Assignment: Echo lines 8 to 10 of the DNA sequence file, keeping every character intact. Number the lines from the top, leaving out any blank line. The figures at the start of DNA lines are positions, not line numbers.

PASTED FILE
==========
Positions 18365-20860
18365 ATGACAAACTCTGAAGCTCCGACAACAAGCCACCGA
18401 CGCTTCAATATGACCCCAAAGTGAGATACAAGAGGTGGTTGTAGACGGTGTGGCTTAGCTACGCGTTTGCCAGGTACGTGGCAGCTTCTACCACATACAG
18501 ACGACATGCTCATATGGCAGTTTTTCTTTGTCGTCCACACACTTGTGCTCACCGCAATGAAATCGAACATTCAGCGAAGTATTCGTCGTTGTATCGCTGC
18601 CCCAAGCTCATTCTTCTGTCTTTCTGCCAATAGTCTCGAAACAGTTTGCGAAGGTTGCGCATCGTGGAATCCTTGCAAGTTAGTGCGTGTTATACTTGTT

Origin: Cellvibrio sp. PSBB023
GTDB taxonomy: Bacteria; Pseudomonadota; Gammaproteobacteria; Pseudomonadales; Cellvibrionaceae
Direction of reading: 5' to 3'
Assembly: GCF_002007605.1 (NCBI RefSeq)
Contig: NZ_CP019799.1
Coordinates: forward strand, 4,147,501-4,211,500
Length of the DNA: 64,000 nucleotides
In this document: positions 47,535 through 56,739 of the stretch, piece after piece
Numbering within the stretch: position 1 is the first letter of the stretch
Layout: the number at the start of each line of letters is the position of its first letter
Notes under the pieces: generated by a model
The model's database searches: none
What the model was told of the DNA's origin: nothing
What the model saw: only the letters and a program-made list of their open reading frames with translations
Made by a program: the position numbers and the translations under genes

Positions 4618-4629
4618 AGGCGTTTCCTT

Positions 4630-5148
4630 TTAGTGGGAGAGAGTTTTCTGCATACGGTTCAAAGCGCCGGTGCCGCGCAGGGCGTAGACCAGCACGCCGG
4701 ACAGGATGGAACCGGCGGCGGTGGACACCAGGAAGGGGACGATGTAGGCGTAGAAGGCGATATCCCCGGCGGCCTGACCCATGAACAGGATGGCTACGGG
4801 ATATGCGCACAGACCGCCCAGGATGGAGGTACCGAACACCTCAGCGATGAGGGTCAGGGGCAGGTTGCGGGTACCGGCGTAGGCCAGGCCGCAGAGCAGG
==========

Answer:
Direction of reading: 5' to 3'
Assembly: GCF_002007605.1 (NCBI RefSeq)
Contig: NZ_CP019799.1